When the Tampa Bay Buccaneers drafted tight end O.J. Howard with the 19th overall pick in the 2017 NFL draft in April, they envisioned having a weapon that could not only be an inline blocker but also a deadly threat downfield.
While Howard has had a good training camp, many wanted to see him perform under the lights. He got his chance Friday in the Buccaneers’ preseason opener against the Cincinnati Bengals, a 23-12 loss.
Howard was not targeted in the passing game during the first half, but still made his presence felt during his rookie debut. Howard lined up in the traditional tight end position and the Bucs had some success running behind him.
On the first possession, the Bucs faced a third-and-1 on the Bengals 39-yard line. They handed the ball to Doug Martin, who went off right guard J.R. Sweezy for a first down. On that play, however, Howard chipped then rolled inside to take on a defensive tackle, which opened up enough of a hole for Martin.
On a fourth-and-1 in the second quarter, Howard led the way for Peyton Barber, who was able to get the first down.
In the 21 snaps Howard played, according to a Pro Football Focus tweet, he lined up inline 17 times as the Buccaneers went heavy double tight ends in the first half. Howard only lined up wide once.
He’s familiar with being utilized that way. While most remember his big receiving performances in the last two national college championship games against Clemson, Howard was more of a blocking tight end at Alabama who also could get downfield if needed.
He finished his career with 114 catches for 1,726 yards and seven touchdowns. He did have 45 catches for 595 yards and three touchdowns as a senior. Yet, it was also his job to help open up holes for rushers such as Derrick Henry and Bo Scarbrough. The Buccaneers really liked that about him.
During training camp, the game didn’t seem to be too much for Howard to handle. He is big enough (6-foot-6, 250 pounds) to not only cause mismatches down the field. He also can fare well against opposing defensive linemen in the running game.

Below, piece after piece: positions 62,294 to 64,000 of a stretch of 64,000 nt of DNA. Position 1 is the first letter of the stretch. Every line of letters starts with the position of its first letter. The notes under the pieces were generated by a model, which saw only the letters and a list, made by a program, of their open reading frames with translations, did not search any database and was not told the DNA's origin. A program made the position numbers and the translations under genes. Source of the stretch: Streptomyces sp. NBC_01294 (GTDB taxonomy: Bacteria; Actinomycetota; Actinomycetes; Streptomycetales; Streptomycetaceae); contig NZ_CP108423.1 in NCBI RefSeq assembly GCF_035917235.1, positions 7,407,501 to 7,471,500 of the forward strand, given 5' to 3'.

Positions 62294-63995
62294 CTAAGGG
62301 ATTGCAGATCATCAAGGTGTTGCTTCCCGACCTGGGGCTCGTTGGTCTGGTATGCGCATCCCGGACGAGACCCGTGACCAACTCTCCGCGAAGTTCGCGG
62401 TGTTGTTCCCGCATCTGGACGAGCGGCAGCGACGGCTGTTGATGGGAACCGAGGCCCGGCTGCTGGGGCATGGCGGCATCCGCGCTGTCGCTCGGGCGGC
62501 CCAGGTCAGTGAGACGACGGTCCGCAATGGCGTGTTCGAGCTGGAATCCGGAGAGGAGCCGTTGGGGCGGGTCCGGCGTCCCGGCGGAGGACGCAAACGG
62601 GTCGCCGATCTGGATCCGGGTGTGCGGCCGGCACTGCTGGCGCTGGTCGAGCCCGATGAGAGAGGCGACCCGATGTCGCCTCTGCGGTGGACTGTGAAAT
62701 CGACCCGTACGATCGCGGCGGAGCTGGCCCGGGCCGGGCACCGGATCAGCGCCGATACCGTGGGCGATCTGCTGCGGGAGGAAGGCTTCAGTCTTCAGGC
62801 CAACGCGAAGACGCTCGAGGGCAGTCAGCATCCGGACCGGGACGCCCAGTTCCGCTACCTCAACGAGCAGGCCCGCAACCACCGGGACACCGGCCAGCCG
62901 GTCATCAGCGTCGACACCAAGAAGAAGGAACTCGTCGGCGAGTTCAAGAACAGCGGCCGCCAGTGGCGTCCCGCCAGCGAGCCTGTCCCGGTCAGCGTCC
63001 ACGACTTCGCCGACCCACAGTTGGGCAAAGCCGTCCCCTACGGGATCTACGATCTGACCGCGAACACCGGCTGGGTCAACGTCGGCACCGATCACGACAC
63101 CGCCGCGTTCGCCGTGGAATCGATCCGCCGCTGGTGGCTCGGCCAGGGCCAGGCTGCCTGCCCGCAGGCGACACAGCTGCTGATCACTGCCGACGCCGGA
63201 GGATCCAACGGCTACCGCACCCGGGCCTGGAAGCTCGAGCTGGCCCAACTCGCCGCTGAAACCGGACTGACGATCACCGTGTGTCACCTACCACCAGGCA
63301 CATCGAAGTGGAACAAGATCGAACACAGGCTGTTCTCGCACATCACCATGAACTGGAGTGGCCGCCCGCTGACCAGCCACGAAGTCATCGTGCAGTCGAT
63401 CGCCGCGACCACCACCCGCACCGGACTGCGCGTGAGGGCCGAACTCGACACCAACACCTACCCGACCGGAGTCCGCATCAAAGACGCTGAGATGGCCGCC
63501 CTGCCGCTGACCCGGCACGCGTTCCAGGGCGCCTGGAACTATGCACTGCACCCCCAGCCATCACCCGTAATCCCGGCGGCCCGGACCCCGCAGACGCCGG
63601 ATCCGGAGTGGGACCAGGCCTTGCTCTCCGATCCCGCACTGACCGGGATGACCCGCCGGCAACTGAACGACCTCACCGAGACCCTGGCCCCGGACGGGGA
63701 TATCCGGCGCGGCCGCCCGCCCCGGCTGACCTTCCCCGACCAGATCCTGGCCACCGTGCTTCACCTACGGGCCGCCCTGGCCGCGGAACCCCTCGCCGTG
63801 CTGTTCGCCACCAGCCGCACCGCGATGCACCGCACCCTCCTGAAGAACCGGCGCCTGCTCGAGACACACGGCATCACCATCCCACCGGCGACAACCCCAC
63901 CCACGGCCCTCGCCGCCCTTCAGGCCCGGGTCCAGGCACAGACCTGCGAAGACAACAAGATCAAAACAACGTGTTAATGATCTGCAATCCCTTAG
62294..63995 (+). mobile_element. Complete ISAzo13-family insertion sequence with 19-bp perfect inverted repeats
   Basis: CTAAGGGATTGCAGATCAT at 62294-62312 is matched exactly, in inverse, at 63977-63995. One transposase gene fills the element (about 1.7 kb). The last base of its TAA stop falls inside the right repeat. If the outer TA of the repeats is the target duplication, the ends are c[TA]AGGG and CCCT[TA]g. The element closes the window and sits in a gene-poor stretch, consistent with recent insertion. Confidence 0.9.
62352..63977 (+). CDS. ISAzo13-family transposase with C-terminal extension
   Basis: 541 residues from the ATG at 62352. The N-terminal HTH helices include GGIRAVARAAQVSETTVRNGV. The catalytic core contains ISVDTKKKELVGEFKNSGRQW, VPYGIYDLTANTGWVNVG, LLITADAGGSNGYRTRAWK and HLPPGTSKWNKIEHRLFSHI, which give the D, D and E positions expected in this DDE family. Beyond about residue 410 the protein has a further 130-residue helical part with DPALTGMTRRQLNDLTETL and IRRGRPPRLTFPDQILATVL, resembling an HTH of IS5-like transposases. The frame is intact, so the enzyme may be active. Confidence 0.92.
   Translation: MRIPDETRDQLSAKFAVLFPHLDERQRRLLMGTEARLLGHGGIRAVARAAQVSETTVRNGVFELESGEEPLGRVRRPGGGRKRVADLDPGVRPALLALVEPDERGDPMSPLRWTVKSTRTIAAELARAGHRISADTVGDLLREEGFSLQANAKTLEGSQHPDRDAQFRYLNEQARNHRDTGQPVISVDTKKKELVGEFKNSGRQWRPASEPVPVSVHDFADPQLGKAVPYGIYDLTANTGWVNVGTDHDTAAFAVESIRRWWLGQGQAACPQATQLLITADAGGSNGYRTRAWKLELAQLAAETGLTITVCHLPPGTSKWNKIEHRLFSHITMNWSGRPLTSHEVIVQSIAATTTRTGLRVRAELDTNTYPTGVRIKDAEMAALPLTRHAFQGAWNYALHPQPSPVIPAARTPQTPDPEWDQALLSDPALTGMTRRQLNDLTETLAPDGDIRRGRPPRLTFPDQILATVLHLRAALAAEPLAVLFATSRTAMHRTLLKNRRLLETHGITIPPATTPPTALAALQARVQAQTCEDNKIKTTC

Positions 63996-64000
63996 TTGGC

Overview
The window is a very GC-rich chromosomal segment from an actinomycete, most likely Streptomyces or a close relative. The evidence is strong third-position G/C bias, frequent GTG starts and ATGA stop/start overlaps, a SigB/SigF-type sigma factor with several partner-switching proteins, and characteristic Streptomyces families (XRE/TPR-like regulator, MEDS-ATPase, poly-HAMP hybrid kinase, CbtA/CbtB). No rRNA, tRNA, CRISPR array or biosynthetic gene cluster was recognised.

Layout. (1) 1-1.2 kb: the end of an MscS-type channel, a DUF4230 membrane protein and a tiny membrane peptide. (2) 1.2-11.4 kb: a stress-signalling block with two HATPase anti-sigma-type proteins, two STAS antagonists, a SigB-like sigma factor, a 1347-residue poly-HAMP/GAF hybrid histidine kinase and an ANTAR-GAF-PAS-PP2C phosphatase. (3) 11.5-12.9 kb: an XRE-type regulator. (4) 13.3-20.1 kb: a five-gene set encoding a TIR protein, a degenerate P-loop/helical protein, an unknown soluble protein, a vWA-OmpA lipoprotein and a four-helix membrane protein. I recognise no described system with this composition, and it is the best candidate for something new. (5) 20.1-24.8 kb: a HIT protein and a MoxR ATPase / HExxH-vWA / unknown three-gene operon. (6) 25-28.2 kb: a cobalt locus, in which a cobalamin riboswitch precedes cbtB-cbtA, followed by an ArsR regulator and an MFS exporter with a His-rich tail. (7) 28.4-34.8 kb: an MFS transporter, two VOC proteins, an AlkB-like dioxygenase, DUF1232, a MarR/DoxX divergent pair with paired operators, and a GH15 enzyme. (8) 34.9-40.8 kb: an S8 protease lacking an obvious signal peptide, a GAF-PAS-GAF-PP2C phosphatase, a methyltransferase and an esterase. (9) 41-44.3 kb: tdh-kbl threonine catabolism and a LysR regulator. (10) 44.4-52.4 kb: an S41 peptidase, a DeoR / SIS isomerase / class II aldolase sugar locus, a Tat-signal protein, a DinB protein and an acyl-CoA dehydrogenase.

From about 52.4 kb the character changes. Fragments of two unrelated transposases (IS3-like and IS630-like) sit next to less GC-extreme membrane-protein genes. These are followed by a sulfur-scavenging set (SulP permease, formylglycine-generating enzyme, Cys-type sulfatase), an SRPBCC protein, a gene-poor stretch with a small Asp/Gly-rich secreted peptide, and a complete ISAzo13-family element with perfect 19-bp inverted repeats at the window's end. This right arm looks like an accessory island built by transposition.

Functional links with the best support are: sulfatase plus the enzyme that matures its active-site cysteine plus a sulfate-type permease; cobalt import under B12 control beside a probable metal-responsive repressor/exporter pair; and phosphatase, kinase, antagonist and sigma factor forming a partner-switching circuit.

That bodes well for the Buccaneers, who can now expand their offense and use a lot of two tight-end formations while not necessarily running the football. With tight end Cameron Brate coming off a career year, Howard gives the Buccaneers even more versatility.
“The reason people go to two tight ends is, if you’ve got tight ends that can both block and run-and-catch, it makes you tough to defend,” Buccaneers coach Dirk Koetter said earlier during training camp. “If they’re playing base defense, you might have some matchup issues in the pass game. If they choose to go to sub defense, nickel defense, you should have matchup advantages in the run game. That’s the theory.
“Well, you’re going to have different packages within your two-tight end packages, and everybody has it,” Koetter said. “The team that does the best job in the NFL with two-tight end offense is New England. That’s the team everybody’s trying to emulate in two tight ends. They do the best job of creating matchups and then they execute on top of it.”
That’s eventually what the Buccaneers want to do. They feel they have the player in Howard to help them get there. He didn’t get a lot of looks Friday but the best part was he didn’t seem overwhelmed or out of place.
“I would say just always doing the little things right as a pro, as far as studying the little details,” Howard said of the lessons he’s learning as a professional. “The route-running, run-blocking in the run games — I think the little things can add up to be a positive or, vice versa, they can add up to be a big negative. I think the little things are the most important thing that I’ve noticed so far.”
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